• Stage 5 - The Raspbian Full image. More development tools, an email client, learning tools like Scratch, specialized packages like sonic-pi, office productivity, etc.

Stage specification

If you wish to build up to a specified stage (such as building up to stage 2 for a lite system), place an empty file named SKIP in each of the ./stage directories you wish not to include.

Then add an empty file named SKIP_IMAGES to ./stage4 and ./stage5 (if building up to stage 2) or to ./stage2 (if building a minimal system).

# Example for building a lite system
echo "IMG_NAME='Raspbian'" > config
touch ./stage3/SKIP ./stage4/SKIP ./stage5/SKIP
touch ./stage4/SKIP_IMAGES ./stage5/SKIP_IMAGES
sudo ./build.sh  # or ./build-docker.sh

If you wish to build further configurations upon (for example) the lite system, you can also delete the contents of ./stage3 and ./stage4 and replace with your own contents in the same format.

Skipping stages to speed up development

If you're working on a specific stage the recommended development process is as follows:

  • Add a file called SKIP_IMAGES into the directories containing EXPORT_* files (currently stage2, stage4 and stage5)
  • Add SKIP files to the stages you don't want to build. For example, if you're basing your image on the lite image you would add these to stages 3, 4 and 5.
  • Run build.sh to build all stages
  • Add SKIP files to the earlier successfully built stages
  • Modify the last stage
  • Rebuild just the last stage using sudo CLEAN=1 ./build.sh
  • Once you're happy with the image you can remove the SKIP_IMAGES files and export your image to test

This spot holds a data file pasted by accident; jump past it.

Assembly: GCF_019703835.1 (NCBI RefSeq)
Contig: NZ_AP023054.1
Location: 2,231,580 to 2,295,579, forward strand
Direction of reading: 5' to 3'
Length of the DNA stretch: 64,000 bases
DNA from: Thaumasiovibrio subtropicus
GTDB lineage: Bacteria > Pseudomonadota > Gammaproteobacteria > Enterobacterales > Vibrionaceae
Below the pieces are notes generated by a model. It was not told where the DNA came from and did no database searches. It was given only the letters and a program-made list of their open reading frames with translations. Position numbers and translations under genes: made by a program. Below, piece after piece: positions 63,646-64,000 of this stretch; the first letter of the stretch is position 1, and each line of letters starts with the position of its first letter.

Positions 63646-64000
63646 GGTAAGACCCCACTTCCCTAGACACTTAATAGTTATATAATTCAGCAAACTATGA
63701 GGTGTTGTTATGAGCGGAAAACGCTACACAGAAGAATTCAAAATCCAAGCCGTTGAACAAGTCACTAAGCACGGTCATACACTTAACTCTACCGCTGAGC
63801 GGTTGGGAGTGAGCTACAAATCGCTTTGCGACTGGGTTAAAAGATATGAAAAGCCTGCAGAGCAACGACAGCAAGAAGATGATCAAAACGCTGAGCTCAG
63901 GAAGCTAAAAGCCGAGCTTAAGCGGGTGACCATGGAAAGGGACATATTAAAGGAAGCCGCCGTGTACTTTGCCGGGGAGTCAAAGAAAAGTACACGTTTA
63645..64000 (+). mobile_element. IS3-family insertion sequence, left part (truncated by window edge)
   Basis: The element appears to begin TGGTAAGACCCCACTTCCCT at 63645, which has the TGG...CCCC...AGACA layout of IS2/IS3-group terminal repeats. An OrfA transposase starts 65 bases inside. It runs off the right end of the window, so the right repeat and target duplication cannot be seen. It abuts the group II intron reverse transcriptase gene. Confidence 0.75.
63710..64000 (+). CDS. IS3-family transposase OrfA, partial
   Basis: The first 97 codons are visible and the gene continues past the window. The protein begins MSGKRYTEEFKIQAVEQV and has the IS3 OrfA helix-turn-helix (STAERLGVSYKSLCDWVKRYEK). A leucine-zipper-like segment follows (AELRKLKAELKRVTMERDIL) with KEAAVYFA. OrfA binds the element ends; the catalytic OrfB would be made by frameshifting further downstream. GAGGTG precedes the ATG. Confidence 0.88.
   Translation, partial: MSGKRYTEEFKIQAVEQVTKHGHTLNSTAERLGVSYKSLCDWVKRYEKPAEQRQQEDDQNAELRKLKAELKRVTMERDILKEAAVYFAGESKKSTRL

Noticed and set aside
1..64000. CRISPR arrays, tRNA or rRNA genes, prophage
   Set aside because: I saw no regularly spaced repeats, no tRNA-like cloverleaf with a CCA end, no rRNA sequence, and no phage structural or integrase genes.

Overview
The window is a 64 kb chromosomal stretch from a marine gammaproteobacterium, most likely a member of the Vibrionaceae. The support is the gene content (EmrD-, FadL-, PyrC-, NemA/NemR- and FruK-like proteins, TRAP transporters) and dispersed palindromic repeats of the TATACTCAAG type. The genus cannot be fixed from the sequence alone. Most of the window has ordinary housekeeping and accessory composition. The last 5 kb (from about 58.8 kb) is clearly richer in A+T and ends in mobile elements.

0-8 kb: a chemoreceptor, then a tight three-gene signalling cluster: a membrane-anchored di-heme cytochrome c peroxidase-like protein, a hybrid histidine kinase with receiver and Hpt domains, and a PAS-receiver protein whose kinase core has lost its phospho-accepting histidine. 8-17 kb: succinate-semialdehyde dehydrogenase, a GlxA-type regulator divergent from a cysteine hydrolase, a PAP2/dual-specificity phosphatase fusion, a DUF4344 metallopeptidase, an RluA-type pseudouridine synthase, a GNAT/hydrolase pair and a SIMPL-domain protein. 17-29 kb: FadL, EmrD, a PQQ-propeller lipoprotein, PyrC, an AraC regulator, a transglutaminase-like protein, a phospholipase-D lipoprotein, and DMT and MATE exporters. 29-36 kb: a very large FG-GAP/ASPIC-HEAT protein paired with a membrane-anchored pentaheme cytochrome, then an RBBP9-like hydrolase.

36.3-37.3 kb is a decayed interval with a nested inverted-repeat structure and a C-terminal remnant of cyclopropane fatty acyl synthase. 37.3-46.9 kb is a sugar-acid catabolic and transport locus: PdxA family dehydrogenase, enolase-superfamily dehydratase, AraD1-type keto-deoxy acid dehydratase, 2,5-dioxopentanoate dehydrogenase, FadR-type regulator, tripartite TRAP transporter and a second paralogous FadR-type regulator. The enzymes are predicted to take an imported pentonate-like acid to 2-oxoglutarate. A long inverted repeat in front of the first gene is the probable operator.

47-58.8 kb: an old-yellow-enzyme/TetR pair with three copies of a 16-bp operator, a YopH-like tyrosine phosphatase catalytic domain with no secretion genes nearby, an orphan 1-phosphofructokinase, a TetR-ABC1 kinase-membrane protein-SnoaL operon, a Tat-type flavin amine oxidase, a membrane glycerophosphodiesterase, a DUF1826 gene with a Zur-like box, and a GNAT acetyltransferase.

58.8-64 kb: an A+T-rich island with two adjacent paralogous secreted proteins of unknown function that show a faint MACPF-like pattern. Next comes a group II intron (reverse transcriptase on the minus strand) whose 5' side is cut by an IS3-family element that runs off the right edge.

Regarding Qcow2 image building

Get infos about the image in use

If you issue the two commands shown in the example below in a second command shell while a build is running you can find out, which network block device is currently being used and which qcow2 image is bound to it.

Example:

root@build-machine:~/$ lsblk | grep nbd
nbd1      43:32   0    10G  0 disk
├─nbd1p1  43:33   0    10G  0 part
└─nbd1p1 253:0    0    10G  0 part

root@build-machine:~/$ ps xa | grep qemu-nbd
 2392 pts/6    S+     0:00 grep --color=auto qemu-nbd
31294 ?        Ssl    0:12 qemu-nbd --discard=unmap -c /dev/nbd1 image-stage4.qcow2

Here you can see, that the qcow2 image image-stage4.qcow2 is currently connected to /dev/nbd1 with the associated partition map /dev/mapper/nbd1p1. Don't worry that lsblk shows two entries. It is totally fine, because the device map is accessible via /dev/mapper/nbd1p1 and also via /dev/dm-0. This is all part of the device mapper functionality of the kernel. See dmsetup for further information.

Mount a qcow2 image

If you want to examine the content of a a single stage, you can simply mount the qcow2 image found in the WORK_DIR directory with the tool ./imagetool.sh.

See ./imagetool.sh -h for further details on how to use it.

Disconnect an image if something went wrong